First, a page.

Texas v. Johnson,
491 U.S. 397 (1989), argued 21 Mar. 1989, decided 21 June 1989 by vote of 5 to 4; Brennan for the Court, Rehnquist, White, O’Connor, and Stevens in dissent. In Texas v. Johnson a majority of the Supreme Court considered for the first time whether the *First Amendment protects desecration of the United States flag as a form of symbolic speech. A sharply divided Court had previously dealt with symbolic speech cases that involved alleged misuses of the flag. While the Court had ruled in favor of the defendants in those cases (Street v. New York, 1969; Smith v. Goguen, 1974; Spence v. Washington, 1974), it had done so on narrow grounds, refusing to confront the ultimate question of the constitutional status of flag desecration.
Johnson had burned a flag in front of a building while protesting policies of the administration of President Ronald *Reagan during the 1984 Republican national convention in Dallas. Johnson’s act seriously offended several onlookers. He was arrested for violating a Texas statute that made it a crime to intentionally or knowingly desecrate a state or national flag. He was convicted and sentenced to a year in prison and a fine of two thousand dollars. The Texas Court of Criminal Appeals reversed, holding that Johnson’s actions were symbolic speech protected by the First Amendment.
Texas asserted two justifications for Johnson’s conviction: preventing breaches of the peace triggered by the offense that desecration inflicts and preserving the integrity of the flag as a symbol of national unity. In order to assess the validity of these claims, Justice William J. *Brennan had to weigh them against the First Amendment values at stake. Because government has more license to prohibit harmful “conduct” than harmful “speech,” the Court first had to decide whether Johnson’s desecration was “conduct” or “speech.” Brennan ruled that the desecration was “expressive conduct” because it was an attempt to “convey a particularized message” (p. 404).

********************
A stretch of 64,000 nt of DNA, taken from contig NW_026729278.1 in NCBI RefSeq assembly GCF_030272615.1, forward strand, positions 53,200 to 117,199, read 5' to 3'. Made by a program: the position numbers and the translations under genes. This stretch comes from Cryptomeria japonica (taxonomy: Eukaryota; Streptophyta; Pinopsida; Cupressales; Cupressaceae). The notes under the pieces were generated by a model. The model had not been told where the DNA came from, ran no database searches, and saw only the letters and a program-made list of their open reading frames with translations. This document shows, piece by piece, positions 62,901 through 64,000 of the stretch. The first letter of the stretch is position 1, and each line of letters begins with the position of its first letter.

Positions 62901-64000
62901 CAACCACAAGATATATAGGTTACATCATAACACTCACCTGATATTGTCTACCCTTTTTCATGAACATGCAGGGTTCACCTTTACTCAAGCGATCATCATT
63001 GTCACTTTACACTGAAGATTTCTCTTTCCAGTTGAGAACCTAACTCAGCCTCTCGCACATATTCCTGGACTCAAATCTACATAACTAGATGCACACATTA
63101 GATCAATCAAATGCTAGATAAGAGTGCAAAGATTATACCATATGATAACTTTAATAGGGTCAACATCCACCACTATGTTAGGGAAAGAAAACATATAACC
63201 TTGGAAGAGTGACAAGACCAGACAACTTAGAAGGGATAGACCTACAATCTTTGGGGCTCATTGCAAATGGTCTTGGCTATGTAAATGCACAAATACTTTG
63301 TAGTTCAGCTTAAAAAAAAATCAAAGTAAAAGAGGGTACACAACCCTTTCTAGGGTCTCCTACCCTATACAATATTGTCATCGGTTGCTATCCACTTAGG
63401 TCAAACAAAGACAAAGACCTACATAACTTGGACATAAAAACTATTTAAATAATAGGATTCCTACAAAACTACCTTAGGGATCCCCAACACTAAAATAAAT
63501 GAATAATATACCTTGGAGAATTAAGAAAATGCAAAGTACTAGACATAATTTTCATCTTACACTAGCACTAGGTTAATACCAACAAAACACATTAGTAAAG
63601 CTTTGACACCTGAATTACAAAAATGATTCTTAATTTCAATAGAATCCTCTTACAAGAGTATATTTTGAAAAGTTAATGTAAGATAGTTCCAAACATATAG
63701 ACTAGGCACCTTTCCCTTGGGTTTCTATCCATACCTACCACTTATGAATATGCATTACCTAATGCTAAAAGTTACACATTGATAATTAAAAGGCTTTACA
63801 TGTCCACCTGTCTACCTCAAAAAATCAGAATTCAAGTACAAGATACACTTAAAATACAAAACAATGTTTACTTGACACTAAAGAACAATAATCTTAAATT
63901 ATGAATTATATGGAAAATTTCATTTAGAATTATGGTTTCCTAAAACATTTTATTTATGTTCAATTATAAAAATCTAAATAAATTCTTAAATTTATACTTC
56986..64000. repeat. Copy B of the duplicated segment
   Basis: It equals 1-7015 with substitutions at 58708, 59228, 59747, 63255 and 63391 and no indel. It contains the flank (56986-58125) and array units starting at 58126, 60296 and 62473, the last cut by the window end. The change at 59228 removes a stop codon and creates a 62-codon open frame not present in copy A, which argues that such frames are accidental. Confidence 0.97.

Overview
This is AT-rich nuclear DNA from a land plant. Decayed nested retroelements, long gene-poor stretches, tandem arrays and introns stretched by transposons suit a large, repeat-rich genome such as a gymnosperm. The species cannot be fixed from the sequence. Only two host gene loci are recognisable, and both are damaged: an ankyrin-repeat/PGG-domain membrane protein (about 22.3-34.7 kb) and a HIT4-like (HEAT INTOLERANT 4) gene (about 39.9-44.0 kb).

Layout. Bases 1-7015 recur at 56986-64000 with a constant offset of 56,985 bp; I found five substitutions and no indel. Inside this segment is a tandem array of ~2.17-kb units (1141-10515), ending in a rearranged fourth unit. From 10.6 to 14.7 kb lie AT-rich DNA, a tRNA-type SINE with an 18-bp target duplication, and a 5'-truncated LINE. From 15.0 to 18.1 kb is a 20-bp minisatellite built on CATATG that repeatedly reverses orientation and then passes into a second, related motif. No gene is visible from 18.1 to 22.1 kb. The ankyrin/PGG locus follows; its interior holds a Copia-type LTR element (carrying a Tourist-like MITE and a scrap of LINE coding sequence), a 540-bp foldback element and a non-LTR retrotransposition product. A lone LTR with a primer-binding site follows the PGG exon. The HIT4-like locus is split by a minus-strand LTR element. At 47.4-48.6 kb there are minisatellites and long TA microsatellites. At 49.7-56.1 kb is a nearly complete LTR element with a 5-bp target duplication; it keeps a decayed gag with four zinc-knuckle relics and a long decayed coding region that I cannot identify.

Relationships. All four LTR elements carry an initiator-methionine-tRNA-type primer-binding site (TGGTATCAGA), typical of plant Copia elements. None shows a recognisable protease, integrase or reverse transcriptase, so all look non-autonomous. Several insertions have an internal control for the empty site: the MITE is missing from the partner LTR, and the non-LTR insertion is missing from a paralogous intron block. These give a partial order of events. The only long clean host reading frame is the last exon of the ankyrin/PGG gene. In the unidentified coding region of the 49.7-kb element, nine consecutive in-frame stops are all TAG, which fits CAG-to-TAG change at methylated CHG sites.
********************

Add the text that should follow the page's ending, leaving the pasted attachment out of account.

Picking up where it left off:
But First Amendment doctrine also grants the government more power to regulate “expressive conduct” than “pure expression” because, as the Court said in the draft-card burning case United States v. *O’Brien (1968), where “speech” and “nonspeech” elements are combined in the same course of conduct, a sufficiently important governmental interest in regulating the nonspeech element can justify incidental limitations of First Amendment freedoms (p. 376). Texas claimed that Johnson’s flag burning was a harmful nonspeech element and that he could have made his criticisms of America without resorting to desecration. The state, however, may not use such “incidental” regulation as a pretext for restricting speech because of its controversial content or because it simply causes offense. If the law is ultimately directed at the content of speech itself, it must pass the most stringent First Amendment standards (Boos v. Barry, 1988, p. 321). Only speech that incites others to imminent lawless or violent conduct may be subject to abridgment on these grounds (*Brandenburg v. Ohio, 1969).
Applying these standards, Brennan concluded that Texas’s conviction of Johnson was impermissible. There was no evidence that Johnson’s expression threatened an imminent disturbance of the peace, and the statute’s protection of the integrity of the flag as a symbol was improperly directed at the communicative message entailed in flag burning. “If there is a bedrock principle underlying the First Amendment,” Brennan wrote, “it is that Government may not prohibit the expression of an idea simply because society finds the idea itself offensive or disagreeable” (p. 414).
The majority’s opinion reaffirmed central First Amendment doctrine. Nonetheless, four members of the Court dissented because of the special nature of the flag as a symbol. Chief Justice William *Rehnquist issued a poetic dissent that (p. 1015) celebrated the history of the flag in America. The reaction to Johnson spilled into the national political arena. Within a few months Congress passed the Flag Protection Act of 1989, which attempted to challenge legislatively the Supreme Court’s ruling in Johnson. Following Johnson, the Supreme Court declared this act unconstitutional in United States v. *Eichman (1990).
See also speech and the press; symbolic speech.
Donald A. Downs